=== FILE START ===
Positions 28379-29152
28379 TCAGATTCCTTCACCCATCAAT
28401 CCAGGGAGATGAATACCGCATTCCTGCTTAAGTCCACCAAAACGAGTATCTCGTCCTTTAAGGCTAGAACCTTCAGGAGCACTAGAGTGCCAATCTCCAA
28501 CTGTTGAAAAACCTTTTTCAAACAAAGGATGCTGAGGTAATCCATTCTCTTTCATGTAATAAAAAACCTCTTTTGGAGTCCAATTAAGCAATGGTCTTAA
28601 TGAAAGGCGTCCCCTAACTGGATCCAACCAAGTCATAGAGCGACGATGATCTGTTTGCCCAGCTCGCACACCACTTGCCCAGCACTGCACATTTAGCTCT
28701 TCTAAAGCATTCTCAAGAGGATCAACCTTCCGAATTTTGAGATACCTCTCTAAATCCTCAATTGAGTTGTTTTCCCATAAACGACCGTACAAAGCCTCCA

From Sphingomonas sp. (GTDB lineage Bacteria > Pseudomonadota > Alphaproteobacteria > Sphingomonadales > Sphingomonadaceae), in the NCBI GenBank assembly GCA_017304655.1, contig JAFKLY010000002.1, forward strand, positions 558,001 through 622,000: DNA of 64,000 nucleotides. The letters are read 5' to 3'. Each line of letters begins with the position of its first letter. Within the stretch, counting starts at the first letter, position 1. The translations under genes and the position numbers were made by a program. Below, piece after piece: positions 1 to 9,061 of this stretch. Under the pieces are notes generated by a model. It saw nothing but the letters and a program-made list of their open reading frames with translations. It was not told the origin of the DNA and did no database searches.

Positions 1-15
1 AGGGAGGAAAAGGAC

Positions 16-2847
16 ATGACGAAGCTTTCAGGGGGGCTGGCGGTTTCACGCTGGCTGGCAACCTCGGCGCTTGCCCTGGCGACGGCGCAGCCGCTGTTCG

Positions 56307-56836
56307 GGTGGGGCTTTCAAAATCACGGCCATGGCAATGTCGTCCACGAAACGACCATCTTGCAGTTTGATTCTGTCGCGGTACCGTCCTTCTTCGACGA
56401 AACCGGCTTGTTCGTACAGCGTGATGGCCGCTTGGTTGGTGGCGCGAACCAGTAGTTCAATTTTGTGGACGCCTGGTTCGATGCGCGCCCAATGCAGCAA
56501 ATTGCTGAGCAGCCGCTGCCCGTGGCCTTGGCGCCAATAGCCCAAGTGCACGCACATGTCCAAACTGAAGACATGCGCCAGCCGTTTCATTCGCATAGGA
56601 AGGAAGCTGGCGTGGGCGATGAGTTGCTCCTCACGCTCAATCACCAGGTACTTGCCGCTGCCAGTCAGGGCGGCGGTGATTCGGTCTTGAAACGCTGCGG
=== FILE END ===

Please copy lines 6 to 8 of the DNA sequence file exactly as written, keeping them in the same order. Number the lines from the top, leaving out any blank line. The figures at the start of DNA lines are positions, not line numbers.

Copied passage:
28701 TCTAAAGCATTCTCAAGAGGATCAACCTTCCGAATTTTGAGATACCTCTCTAAATCCTCAATTGAGTTGTTTTCCCATAAACGACCGTACAAAGCCTCCA

From Sphingomonas sp. (GTDB lineage Bacteria > Pseudomonadota > Alphaproteobacteria > Sphingomonadales > Sphingomonadaceae), in the NCBI GenBank assembly GCA_017304655.1, contig JAFKLY010000002.1, forward strand, positions 558,001 through 622,000: DNA of 64,000 nucleotides. The letters are read 5' to 3'. Each line of letters begins with the position of its first letter. Within the stretch, counting starts at the first letter, position 1. The translations under genes and the position numbers were made by a program. Below, piece after piece: positions 1 to 9,061 of this stretch. Under the pieces are notes generated by a model. It saw nothing but the letters and a program-made list of their open reading frames with translations. It was not told the origin of the DNA and did no database searches.

Positions 1-15